Food Innovation in Canada’s North: The case for a social enterprise clusterAn Action Canada Task Force report
Canada’s northern communities have some of the country’s most severe rates of food insecurity. With rates in Nunavut (18.5 percent), the Northwest Territories (4.4 percent) and Yukon (3.7 percent) far exceeding the national average (2.6 percent), the Council of Canadian Academies has classified the state of our northern food insecurity as a crisis.
Considering that Canada’s North exports nearly $800 million in fish and other marine products annually to international markets, there are considerable opportunities to boost domestic commercial food production and innovation to meet local food needs as a means of tackling food insecurity. However, the northern foods value chain faces a host of social, economic, logistical and political obstacles fueled by fragmented industries with little to no co-ordination or communication.
In recognition of this, the Arctic Council’s Sustainable Development Working Group (SDWG) is considering establishing an Arctic Food Innovation Cluster (AFIC) with the goal of boosting the North’s competitiveness in food industries and, in doing so, improving its food security rates by connecting northern entrepreneurs, southern-based investors/businesses, and relevant actors (e.g., northern Indigenous communities, governments, research centres) with knowledge and interest in northern food industries.
In support of this initiative, our Task Force conducted a preliminary study of the feasibility of an AFIC in Canada. The intent of such a cluster is to advance increased access to affordable, culturally informed, healthy food across northern regions. The cluster’s secondary objective is to foster further innovations within the North’s commercial food production industry via new food production methods (e.g., full utilization of harvested fish), value chains, and/or governance models. This would, in turn, boost local economic development opportunities within these northern communities.
This study does not claim to be exhaustive and is intended to be a preliminary analysis of the feasibility of the cluster concept within Canada’s North. Our report’s assumptions were primarily:
- That there was sufficient interest from the federal government, including potential interest in providing some degree of funding to such an initiative.
- That a cluster model would potentially help alleviate food insecurity and boost regional economic development.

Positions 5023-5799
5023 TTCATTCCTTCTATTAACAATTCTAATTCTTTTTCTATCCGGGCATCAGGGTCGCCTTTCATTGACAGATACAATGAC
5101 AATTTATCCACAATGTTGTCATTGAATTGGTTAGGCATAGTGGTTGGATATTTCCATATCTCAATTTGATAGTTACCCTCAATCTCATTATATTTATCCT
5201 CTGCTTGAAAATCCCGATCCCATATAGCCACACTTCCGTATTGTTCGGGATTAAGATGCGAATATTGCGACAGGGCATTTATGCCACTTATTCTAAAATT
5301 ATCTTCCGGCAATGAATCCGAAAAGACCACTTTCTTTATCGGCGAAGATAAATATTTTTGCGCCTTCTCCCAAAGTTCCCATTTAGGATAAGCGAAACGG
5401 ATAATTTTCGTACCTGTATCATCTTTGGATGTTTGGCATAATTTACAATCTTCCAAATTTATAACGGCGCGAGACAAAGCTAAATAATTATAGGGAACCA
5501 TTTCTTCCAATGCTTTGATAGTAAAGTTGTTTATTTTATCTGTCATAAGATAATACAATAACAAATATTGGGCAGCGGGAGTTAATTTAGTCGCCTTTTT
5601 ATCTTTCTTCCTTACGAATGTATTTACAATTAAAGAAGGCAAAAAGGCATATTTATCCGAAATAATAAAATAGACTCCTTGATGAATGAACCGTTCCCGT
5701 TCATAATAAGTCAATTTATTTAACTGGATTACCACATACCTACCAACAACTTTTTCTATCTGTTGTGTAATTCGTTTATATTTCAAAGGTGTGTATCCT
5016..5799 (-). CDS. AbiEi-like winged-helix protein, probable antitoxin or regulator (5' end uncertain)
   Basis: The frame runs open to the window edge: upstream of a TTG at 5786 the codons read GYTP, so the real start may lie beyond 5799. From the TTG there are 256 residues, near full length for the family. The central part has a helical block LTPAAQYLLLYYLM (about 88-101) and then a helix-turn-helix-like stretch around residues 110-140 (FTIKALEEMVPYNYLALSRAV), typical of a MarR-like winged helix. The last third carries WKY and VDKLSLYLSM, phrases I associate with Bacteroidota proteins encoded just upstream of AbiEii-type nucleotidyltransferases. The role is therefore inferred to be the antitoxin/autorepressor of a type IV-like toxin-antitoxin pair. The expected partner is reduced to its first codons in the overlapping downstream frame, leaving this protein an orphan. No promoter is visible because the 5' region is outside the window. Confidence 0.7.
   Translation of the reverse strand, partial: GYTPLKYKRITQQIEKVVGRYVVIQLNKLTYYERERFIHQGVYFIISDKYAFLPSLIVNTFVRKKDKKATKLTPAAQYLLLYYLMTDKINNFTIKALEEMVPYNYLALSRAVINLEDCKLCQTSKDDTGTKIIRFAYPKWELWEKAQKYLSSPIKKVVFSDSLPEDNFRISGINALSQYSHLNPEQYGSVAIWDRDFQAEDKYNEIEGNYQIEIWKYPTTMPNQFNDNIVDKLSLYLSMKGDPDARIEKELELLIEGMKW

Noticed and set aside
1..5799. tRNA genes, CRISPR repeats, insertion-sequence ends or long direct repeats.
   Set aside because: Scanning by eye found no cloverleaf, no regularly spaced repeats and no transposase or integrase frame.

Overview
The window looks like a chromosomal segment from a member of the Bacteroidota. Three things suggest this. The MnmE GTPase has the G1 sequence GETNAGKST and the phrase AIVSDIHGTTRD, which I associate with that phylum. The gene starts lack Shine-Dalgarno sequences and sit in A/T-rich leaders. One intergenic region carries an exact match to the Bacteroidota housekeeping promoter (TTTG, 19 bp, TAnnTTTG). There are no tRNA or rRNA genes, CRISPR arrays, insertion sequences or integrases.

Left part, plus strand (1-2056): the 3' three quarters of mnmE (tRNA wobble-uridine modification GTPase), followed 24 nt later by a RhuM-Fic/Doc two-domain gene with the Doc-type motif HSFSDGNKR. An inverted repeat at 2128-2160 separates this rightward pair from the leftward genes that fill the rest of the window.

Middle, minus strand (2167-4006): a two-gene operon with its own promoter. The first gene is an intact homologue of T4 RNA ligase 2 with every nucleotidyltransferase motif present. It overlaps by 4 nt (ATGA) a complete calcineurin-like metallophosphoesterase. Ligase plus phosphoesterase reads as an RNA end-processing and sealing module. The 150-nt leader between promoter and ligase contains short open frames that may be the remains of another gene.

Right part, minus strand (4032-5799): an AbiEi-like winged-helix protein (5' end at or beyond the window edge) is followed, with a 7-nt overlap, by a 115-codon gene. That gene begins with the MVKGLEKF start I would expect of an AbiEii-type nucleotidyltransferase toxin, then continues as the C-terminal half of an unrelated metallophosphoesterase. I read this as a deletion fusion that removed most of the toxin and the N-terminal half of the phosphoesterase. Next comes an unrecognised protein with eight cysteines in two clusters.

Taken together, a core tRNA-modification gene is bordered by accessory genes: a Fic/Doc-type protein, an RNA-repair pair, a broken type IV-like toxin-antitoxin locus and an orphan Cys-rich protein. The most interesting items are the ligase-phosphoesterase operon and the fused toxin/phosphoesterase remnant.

After conducting 30 key informant interviews, the project team found that the main obstacles facing Canada’s northern food chain were:
- money (e.g., the accessibility of public and availability of private financing);
- people (e.g., limited labour pools, a lack of communication and strong relationships between stakeholders throughout the food value chain); and
- place (e.g., insufficient transportation, infrastructure and distribution, regulatory barriers).
However, a number of strengths were also highlighted:
- the North’s strong community and social capital;
- specialized local knowledge;
- some communities’ experience in selling unique northern food products; and
- the particularity of the northern brand.
After extensive reading and consultation with food value chain stakeholders, the project team arrived at the following recommendations as a blueprint for an AFIC in Canada:
- Consider establishing a cluster that is not exclusively composed of food chain stakeholders but rather incorporates other community entities also impacted by the same challenges, such as transportation. This would allow the cluster to propose solutions that offer re-investment in community and broad social benefits.
- Consider “social enterprise” as a core theme for Canada’s northern cluster. This would mean designing a cluster where personnel and participants are selected for their familiarity with and commitment to social enterprise models that have proven to be well adapted to the constraints of the North. This could also mean that social enterprise solutions such as public/private infrastructure ownership or micro-financing might be used as tools for cluster solutions.
- Continue work on and research into the feasibility and implementation of an AFIC. While a traditional cluster, based strictly on market factors, is unlikely to work in the North, a modified cluster model leveraging social catalysts could be beneficial by providing a funding mechanism that addresses some of the financing issues raised by our respondents.
- Designate an interim cluster CEO or lead researcher to continue research and stakeholder outreach full time. The designated individual will need knowledge of Canada’s northern and remote communities, the Indigenous context and cluster design, as well as ideally having experience working in contexts that are not strictly profit motivated.
- Identify local community partners outside the food value chain who might benefit from this cluster and engage with them.
- Formalize and action a plan for engaging Indigenous and local communities.
- Formalize a plan for addressing each of the seven key questions suggested by our research.